Thursday, October 31, 2013

Study war no more: How to teach history

"History was boring."
"I never paid attention to history" 
"History class was my weakness." 
This is the sort of comment common from many of my students as they begin to read what I assign them, which is often...wait for it...history.
"This should be taught."
"This gives me hope." 
This is the sort of comment common from many of my students as they continue reading how grassroots groups, civil society, and an aroused public will change history, get justice, bring down dictators from the left an from the right, and end wars.

Historian Kent Shifferd (2011, p. 126) writes of the history of peace in the past two centuries and notes that two of the major factors in creating a desire for peace and civil society organizing for peace are the ongoing democratization of societies and the industrialization of war.

Democratization engenders the expectation of power in the hearts and minds of most citizens instead of the fatalistic expectation of powerlessness. It even does so in societies that are emphatically not free because the model becomes known and is contagious.

The industrialization of war shows the citizens that the individual nobility, strength, and discipline which seemed to characterize the warrior are, for the most part, useless and irrelevant. Not only are most casualties civilian, the indiscriminate and instant nature of modern weaponry renders it all worthless. War is just ugly, no matter how much elites try to hang on to icons of the sacred warrior, the valorous soldier, and the noble protectors.
Peace History is indeed fascinating to those of you who find yourselves learning about peace or working for peace because you discover you are not alone; you come from a long line of those who look for ways to save our loved ones without slaughtering other people's loved ones. Peace people tend to apply the Rawlsian veil of ignorance, that is, what if I and my loved ones had been born into another society, in another nation? Should my little daughter be a target in that case? And the next logical step, Should anyone's little daughter be a target? 

No, of course not. And once we start down that peace-thinking path we hit that slippery slope toward peace activism, toward justice work, and our methods are nonviolent. That logic is inescapable, ultimately. Peace history provides part of the hope and part of the knowledge that it takes to help convince others that peace is possible, that nonviolence is working better and better as we learn more and more about it, and that many old doctrines--Just War, peace through strength of arms, righteous violence of the oppressed--can be, should be, and most adaptively need to be jettisoned.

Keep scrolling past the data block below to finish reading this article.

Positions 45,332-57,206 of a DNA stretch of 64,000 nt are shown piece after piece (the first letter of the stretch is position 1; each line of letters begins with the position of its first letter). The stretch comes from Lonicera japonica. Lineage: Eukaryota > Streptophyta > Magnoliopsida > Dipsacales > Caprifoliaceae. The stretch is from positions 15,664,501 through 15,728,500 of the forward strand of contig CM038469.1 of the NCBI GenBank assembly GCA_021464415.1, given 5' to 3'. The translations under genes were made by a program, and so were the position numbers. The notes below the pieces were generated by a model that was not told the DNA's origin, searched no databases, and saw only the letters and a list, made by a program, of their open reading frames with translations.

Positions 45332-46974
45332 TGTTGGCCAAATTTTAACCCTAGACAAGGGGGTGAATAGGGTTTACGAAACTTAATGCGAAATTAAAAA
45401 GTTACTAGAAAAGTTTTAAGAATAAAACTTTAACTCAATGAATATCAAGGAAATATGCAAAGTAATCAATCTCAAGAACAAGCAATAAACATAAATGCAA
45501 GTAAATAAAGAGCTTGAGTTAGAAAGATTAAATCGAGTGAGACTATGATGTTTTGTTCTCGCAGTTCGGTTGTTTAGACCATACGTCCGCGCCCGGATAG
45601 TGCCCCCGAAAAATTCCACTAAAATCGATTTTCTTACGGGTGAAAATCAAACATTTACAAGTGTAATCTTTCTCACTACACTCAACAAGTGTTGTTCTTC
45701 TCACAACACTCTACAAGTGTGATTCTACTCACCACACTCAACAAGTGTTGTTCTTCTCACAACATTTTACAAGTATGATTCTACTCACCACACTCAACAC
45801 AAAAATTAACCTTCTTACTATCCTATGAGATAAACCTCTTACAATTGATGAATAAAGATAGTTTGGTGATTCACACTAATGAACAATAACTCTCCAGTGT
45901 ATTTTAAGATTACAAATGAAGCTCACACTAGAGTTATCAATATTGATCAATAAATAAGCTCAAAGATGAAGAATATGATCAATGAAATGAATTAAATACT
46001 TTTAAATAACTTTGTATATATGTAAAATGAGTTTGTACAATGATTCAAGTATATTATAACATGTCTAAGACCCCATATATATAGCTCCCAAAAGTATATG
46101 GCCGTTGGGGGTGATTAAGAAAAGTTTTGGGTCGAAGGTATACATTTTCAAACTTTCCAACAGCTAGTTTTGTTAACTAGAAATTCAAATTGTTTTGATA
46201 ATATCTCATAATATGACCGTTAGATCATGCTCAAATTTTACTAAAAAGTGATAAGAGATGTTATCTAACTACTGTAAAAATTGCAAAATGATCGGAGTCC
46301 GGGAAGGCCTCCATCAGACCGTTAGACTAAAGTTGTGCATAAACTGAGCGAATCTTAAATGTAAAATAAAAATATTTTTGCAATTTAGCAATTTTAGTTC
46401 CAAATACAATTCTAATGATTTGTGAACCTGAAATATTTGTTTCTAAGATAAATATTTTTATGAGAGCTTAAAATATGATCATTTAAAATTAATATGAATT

While the ancient Greeks may not have seriously developed strategic nonviolence, we can love to think about Aristophanes--sick of the stupid Peloponnisian Wars--thumbing his nose at war and warriors in three of his plays, Acharnians, Lysistrata, and Peace. Peace thinking doesn't usually come to those operating in a peaceful society; historically, it has arisen from thinkers and doers in cultures at war. St. Francis went on the Crusades to try to negotiate peace. German philosopher Emmanuel Kant wrote Perpetual Peace as Europe struggled to recover from the Reign of Terror and other carnage. The peace sign was coined as the world legitimately feared nuclear destruction in 1958--when Soviets and Americans were blasting thermonuclear bombs in the atmosphere and posturing belligerently at each other.

In this sense, we are positioned as peace thinkers following 12 years of a terrorizing Global War on Terror, which has left the US with a badly tarnished image--even widely hated--a wobbling economy, an atmospheric stew of pollutants and greenhouse gases, and a polity so polarized it is less civil than any era since just before the Civil War. We need peace history now, which will help us to create a peace present and peace future.

Shifferd, Kent D. (2011). From war to peace: A guide to the next hundred years. Jefferson, NC: McFarland. 

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